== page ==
Change your relationship to your loneliness. Though the feeling of loneliness is there to prompt us to connect, it is very usual to instead want to withdraw. Our self-esteem may be crumbling; we may feel self conscious and more vulnerable than usual. Research even shows that we are more likely to be vigilant for negative experiences and risk misinterpreting social cues negatively when we are lonely, which can leave us wanting to isolate even further. But don’t. It’s normal to feel like that, it’s understandable, but the message our loneliness is giving us is that we need to reach out, not withdraw. The part that’s telling us to withdraw is trying to protect us from rejection. But we know that we have to risk rejection when we make friends, that’s the deal! Used right, the experience of loneliness is the start of the cure for loneliness. Having the feeling is only there to tell us we need to take action. When the pang of loneliness strikes you, use it as a starting point for action. As soon as you take action – even if it is something small like making a plan to see people – you will start to feel better, because part of the problem with loneliness is the sense that you do not have the power to change your situation. You do!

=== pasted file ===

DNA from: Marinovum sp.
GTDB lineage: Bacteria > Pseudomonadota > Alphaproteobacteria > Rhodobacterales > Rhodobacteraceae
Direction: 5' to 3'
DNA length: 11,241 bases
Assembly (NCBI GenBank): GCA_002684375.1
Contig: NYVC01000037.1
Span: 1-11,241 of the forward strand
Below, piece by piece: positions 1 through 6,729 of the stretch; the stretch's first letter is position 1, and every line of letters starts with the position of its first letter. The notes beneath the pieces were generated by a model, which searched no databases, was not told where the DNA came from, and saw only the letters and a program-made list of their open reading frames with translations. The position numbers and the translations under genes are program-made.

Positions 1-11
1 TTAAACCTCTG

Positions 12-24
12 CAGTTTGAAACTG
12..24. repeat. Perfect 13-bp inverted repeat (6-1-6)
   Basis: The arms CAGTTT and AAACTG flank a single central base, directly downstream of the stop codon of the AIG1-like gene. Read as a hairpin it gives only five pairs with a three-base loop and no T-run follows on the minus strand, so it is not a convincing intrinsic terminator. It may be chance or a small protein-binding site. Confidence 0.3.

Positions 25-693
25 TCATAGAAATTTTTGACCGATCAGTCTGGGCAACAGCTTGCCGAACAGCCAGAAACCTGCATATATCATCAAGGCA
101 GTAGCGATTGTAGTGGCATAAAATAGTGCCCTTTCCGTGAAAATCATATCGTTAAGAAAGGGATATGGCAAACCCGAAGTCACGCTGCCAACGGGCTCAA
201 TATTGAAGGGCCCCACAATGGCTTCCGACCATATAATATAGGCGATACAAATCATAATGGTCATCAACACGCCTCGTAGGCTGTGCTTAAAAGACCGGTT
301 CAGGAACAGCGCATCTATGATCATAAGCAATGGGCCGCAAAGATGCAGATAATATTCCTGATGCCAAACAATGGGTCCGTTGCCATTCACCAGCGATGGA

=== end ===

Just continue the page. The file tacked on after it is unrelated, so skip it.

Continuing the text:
Check how you sabotage yourself. We are all prone to a bit of self-sabotage in many different ways. When you say you want something (i.e. friends) and yet are not getting what you want, it’s always worth asking yourself how you might be contributing to the problem. And don’t give yourself a hard time if you are; it’s often the case that our unconscious is doing something that is completely at odds with what we consciously want in order to protect us in some way. It’s normal.